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I’m drafting a longer post right now on a recent classroom exercise. (Teaser!) Meanwhile, here’s some stellar work from around the edublogosphere:

Scott Elias writes up what you need to know when you’re done with teacher school, a list that rings true to my own experience, especially his advice to “be interested.”

No, that’s not a typo. I don’t want you to worry too much about being interesting because that’ll take care of itself. And, let’s be honest, you just can’t force that. So start out your first year in the classroom by being interested — really interested. And please, for the students’ sake, show them that you’re interested in more than just your content area. You’ve got a passion (presumably) so don’t be afraid to let it come out in who you are in the classroom.

Megan Golding and Nick Hershman invigorate two of the most contrived content standards in all of the high school mathematics (as far as I’m concerned) — combined rates for Megan, ie. “How long does it take Timmy and Marsha to mow the grass if it takes Timmy 2 hours on his own and Marsha 1.5 hours on her own?”; systems of equations for Nick, ie. “A train leaves Philadelphia at noon, etc.”. These concepts are incomprehensible to students as words on a page but enjoy the difference when Megan and Nick first a) visualize the problem with multimedia and then b) access student intuition. I love, also, what Nick says about making the WCYDWT media:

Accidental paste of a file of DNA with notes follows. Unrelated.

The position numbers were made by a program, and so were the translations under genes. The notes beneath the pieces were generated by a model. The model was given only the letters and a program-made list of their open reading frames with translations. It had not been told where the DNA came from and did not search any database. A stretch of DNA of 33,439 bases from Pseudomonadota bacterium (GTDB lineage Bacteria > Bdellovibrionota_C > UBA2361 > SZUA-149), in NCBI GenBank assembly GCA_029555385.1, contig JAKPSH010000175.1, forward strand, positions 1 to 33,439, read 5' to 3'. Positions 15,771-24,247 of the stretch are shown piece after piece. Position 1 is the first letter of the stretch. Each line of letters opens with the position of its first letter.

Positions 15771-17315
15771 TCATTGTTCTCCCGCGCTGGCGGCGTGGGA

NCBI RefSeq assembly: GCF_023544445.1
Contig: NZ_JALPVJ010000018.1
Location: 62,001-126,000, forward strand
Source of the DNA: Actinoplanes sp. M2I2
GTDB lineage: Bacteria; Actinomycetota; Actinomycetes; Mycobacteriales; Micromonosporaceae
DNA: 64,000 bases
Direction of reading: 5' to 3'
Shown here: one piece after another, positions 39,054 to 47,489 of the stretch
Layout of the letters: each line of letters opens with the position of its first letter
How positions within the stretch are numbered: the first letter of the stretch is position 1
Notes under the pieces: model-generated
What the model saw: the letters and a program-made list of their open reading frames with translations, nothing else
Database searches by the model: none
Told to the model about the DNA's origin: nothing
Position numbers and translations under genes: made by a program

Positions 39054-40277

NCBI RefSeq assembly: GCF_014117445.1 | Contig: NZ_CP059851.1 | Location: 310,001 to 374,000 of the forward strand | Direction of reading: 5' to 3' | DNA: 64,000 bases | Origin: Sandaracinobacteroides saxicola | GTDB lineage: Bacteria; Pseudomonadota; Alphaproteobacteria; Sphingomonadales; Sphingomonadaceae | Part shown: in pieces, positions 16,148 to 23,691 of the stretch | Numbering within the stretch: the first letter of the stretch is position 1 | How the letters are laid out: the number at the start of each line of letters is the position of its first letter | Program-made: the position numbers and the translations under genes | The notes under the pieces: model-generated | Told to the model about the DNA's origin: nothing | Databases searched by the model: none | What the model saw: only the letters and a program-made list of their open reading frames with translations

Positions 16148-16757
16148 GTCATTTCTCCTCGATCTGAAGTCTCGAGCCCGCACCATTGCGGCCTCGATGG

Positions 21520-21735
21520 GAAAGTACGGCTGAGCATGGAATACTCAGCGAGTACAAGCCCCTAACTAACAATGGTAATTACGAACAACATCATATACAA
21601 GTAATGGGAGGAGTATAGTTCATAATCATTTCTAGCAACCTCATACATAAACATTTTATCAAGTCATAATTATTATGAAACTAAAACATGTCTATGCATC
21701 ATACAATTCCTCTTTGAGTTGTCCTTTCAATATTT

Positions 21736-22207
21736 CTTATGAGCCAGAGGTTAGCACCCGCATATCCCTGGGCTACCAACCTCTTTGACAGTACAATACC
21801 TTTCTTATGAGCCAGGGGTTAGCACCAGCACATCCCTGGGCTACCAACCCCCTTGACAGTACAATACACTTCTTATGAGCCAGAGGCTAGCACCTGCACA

As I’ve been editing them I can’t shake the feeling of being frequently rewarded when a calculation adds a meaningful piece of info into the scene or turning pixels roughly into meters and determining a subjects’ speed by calculating the difference in location over time. The math feels really useful. It’s hard to get that by having them watch the video. I had it by making it.

Sam Shah opens up his unit on area under the curve by giving his students a visual question and then asking them to simply get their hands dirty:

What was interesting to me was how hard it was for them. Not the estimating, or the making of triangles and rectangles and other smaller pieces. What was hard for them was being asked to do something that they didn’t know how to do. It happened multiple times that kids were sheepishly telling me that they didn’t know how to start, that they were doing it wrong, that they didn’t know the right way. They were telling me this to assuage some part of their psyche that was telling them that they had to be right. I told them to STOP BEING CONCERNED ABOUT KNOWING THE RIGHT WAY and just TRY SOMETHING! Then they did.

This last link has nothing to do with anything except for the fact that I’ve listened to this mashup track featuring Lil Wayne and The Office (called Office Musik) about a million and a half times tonight. Not safe for a) work or b) people who don’t have awesome taste in music and tv.

One Response to “Blogging So I Don’t Have To”

  1. on 17 Mar 2010 at 10:25 amShawn Cornally

    I feel like I’m beginning to sense a theme here. When I started blogging I had no idea there were so many like-minded people out there who were as sick of the sterility in math ed. as me. These posts are great!

    Thanks for all of the links, Dan. I’m getting more traffic than I deserve!

    =shawn